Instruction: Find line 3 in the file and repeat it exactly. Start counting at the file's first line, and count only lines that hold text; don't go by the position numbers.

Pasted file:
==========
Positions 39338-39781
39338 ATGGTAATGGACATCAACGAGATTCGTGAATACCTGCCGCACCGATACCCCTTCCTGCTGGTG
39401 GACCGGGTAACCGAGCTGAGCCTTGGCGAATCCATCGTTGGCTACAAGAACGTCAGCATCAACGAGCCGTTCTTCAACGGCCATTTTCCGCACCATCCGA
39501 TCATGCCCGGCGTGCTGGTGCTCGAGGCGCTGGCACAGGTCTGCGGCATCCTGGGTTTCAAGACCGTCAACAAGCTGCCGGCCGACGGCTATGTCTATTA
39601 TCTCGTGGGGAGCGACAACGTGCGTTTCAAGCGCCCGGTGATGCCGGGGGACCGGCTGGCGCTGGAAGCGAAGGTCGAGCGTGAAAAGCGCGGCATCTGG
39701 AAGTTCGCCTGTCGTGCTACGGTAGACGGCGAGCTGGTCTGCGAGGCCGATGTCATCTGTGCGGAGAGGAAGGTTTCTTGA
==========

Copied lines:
39401 GACCGGGTAACCGAGCTGAGCCTTGGCGAATCCATCGTTGGCTACAAGAACGTCAGCATCAACGAGCCGTTCTTCAACGGCCATTTTCCGCACCATCCGA